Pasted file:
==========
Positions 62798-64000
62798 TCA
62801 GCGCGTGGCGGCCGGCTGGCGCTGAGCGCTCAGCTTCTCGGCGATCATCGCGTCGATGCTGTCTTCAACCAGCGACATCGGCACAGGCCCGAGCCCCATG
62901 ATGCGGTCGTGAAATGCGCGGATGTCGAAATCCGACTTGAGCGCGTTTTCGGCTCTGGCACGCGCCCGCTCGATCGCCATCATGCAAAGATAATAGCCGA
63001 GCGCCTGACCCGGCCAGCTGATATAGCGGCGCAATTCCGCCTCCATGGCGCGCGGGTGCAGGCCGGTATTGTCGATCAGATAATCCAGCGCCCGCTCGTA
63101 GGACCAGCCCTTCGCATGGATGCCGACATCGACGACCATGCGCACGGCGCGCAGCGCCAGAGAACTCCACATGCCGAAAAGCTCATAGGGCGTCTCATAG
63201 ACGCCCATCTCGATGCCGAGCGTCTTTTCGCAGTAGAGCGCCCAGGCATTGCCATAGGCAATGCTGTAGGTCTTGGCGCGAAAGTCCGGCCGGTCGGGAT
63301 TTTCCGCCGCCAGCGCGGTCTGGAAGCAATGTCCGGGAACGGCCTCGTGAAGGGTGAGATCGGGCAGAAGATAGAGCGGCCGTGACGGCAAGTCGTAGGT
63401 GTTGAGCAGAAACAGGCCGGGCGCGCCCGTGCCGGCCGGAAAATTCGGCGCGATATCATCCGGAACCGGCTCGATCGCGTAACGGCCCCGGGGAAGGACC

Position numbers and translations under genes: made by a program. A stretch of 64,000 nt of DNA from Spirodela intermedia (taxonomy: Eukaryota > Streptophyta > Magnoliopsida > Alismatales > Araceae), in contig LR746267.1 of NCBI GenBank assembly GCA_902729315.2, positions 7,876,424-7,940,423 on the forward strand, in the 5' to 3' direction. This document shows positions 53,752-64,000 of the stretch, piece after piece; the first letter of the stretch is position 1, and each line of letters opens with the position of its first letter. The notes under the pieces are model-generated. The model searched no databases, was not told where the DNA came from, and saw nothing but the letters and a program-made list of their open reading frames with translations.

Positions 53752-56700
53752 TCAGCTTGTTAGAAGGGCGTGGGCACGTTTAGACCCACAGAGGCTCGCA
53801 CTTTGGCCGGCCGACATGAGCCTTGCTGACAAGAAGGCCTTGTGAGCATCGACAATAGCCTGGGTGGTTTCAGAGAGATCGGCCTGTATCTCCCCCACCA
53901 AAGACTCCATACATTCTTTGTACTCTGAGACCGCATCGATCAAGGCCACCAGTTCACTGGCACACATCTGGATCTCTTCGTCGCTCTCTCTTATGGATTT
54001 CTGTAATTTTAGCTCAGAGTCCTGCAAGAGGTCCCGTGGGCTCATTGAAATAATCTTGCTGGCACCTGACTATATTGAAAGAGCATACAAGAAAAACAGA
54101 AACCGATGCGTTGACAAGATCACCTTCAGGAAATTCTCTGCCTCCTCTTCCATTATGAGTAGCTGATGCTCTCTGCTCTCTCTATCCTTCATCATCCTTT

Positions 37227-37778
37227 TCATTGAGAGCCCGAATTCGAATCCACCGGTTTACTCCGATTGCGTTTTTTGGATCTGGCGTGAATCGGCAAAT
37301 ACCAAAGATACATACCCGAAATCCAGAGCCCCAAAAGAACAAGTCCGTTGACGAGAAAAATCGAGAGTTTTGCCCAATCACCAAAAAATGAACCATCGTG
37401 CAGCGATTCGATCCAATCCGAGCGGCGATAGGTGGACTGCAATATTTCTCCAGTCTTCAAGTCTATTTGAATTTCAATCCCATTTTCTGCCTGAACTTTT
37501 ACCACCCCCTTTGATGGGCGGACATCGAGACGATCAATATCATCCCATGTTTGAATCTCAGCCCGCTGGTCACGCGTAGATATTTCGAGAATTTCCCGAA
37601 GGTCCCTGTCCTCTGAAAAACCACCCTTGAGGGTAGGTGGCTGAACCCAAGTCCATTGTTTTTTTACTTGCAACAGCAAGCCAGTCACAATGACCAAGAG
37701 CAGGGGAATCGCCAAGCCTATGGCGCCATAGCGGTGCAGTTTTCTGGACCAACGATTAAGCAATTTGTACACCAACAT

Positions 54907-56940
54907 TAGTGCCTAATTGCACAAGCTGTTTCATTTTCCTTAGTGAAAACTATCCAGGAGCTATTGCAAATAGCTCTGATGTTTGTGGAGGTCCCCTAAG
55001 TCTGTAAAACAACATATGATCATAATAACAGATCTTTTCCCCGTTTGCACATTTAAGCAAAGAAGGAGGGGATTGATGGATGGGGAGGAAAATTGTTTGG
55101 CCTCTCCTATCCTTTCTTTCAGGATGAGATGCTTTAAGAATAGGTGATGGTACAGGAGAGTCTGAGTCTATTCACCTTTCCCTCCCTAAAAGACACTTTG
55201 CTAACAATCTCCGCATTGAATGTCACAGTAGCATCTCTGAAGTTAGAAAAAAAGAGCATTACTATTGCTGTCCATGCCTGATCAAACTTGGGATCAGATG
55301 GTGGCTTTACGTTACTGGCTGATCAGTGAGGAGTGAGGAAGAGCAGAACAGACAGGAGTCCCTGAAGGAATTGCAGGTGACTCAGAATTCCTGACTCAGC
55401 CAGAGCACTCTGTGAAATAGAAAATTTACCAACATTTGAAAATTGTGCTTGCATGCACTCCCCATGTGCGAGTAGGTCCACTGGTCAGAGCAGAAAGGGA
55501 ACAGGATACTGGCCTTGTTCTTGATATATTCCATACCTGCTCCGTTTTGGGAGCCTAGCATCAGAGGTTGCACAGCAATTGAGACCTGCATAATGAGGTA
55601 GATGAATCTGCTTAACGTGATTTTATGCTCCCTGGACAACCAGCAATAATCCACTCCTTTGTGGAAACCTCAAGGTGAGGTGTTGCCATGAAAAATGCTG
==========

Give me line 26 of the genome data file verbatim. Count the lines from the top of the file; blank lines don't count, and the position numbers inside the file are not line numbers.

55001 TCTGTAAAACAACATATGATCATAATAACAGATCTTTTCCCCGTTTGCACATTTAAGCAAAGAAGGAGGGGATTGATGGATGGGGAGGAAAATTGTTTGG